In Friday’s Wall Street Journal, former Democratic presidential nominee George McGovern published a fretful op-ed against the Employee Free Choice Act, extolling the ‘his’ Democratic Party to "respect" the current system to form unions. The claims made by McGovern in the op-ed are the exact same as those made by corporate-funded front groups opposed to the Employee Free Choice Act.
The op-ed surprised some on the left, and conservatives and business groups seized the piece as supposed evidence of a split in the party on this key piece of legislation. After all, as the former standard-bearer of the Democratic Party, doesn’t McGovern speak for Democrats?
Well, in case you were wondering why McGovern decided to go off the deep end on the Employee Free Choice Act, it turns out he’s already been swimming in it for some time.
It’s safe to say George McGovern is a patsy for anti-union lobbyist Rick Berman, the leader of a $30 million front group interfering in key Senate and House races this cycle.
McGovern sits on the board of FirstJobs, another pro-business Berman front group, alongside the likes of Bush Secretary of Labor Elaine Chao, oil billionaire T. Boone Pickens, the editorial page director of the Washington Times, and the head of Sam’s Club.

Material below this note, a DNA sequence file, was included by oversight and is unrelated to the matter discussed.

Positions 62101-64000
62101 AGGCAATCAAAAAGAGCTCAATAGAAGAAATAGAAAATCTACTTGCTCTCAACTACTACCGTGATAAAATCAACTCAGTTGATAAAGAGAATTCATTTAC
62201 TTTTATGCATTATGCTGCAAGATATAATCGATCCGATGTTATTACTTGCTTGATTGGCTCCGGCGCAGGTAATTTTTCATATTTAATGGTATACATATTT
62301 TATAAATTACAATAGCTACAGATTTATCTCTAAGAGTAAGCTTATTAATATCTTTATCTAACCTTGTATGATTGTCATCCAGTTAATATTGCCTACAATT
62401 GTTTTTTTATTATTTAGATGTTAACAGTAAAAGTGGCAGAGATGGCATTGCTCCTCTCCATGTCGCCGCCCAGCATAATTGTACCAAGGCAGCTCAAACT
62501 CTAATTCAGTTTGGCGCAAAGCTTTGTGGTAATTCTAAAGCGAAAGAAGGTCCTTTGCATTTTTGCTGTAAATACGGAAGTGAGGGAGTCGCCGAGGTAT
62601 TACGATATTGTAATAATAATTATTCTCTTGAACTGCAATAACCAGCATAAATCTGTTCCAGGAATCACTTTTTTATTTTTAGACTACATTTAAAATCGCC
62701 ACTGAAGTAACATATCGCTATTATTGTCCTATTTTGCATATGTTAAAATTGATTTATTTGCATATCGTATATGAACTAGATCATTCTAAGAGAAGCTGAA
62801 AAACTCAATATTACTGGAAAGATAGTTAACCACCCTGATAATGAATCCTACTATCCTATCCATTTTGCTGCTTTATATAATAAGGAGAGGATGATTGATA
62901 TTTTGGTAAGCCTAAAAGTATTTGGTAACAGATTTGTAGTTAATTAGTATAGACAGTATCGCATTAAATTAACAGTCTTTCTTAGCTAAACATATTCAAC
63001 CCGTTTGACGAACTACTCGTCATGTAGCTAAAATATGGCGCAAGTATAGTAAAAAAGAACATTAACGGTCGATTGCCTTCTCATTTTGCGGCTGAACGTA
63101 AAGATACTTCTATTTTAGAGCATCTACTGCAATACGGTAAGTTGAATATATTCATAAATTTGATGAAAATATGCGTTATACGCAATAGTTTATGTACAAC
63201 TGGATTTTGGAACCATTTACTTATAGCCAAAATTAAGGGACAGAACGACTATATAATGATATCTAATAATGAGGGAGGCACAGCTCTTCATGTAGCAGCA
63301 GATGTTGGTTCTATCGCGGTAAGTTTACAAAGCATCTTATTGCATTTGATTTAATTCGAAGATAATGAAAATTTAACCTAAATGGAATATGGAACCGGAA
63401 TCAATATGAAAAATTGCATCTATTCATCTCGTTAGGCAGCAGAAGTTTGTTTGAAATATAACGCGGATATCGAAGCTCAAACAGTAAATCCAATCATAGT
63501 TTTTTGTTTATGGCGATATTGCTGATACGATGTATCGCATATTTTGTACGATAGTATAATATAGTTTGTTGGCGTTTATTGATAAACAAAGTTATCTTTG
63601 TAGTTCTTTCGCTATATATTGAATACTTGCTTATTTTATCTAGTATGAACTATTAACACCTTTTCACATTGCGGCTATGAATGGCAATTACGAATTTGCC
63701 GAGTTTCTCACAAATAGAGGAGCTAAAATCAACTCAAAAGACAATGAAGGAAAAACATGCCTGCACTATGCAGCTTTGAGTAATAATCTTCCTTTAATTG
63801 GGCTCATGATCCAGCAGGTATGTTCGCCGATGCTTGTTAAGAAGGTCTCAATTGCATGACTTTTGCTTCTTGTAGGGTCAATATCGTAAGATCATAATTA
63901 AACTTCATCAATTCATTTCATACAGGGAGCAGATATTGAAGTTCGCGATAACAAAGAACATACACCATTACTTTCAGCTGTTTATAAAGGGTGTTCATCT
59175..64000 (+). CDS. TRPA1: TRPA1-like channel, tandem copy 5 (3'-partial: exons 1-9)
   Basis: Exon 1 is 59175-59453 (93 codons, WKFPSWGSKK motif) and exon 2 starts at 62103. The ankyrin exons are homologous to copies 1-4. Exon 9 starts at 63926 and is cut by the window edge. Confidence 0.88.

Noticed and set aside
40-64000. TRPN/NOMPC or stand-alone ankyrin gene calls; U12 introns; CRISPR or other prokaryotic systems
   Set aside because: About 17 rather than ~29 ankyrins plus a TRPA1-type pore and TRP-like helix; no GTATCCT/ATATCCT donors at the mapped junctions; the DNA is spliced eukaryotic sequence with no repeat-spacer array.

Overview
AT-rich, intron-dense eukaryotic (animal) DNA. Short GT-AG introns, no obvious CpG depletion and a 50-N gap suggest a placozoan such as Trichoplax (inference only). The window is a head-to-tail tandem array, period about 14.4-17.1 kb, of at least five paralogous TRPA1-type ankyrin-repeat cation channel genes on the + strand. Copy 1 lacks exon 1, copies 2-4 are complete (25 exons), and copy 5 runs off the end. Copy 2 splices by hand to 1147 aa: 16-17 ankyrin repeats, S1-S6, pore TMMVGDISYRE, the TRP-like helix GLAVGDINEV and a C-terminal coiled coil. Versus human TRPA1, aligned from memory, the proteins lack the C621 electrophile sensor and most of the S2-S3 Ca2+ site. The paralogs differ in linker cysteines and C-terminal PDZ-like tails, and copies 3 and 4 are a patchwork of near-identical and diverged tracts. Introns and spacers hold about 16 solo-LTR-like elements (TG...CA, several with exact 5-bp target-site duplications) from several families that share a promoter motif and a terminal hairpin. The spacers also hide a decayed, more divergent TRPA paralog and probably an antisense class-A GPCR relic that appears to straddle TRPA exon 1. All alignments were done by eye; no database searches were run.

And in 2006, around when Berman started his "Center for Union Facts," McGovern took to the LA Times op-ed page to bash both unions and the multiple anti-Wal-Mart intiatives in full swing at the time. McGovern claimed at the time that paying Wal-Mart workers more would "eliminate jobs," but that the fairness of doing so "is a debate for another time."
The current frenzy over Wal-Mart is instructive. Its size is unprecedented. Yet for all its billions in profit, it still amounts to less than four cents on the dollar. Raise the cost of employing people, and the company will eliminate jobs. Its business model only works on low prices, which require low labor costs. Whether that is fair or not is a debate for another time. It is instructive, however, that consumers continue to enjoy these low prices and that thousands of applicants continue to apply for those jobs. [...]
Liberals must never abandon their core principles of justice and equality. But union leaders who still see American businesses as the enemy must update that vision.
At what point do we cast off McGovern as representative of any current Democratic Party principles? He’s just rolling around in corporate cash and happy to sully his name in the process. Most Democrats in office support the Employee Free Choice Act, so McGovern is the one who’s out of step. It’s he who no longer represents what even moderate Democrats believe and it’s time for him to stop trading on what he was yesterday, for cash today.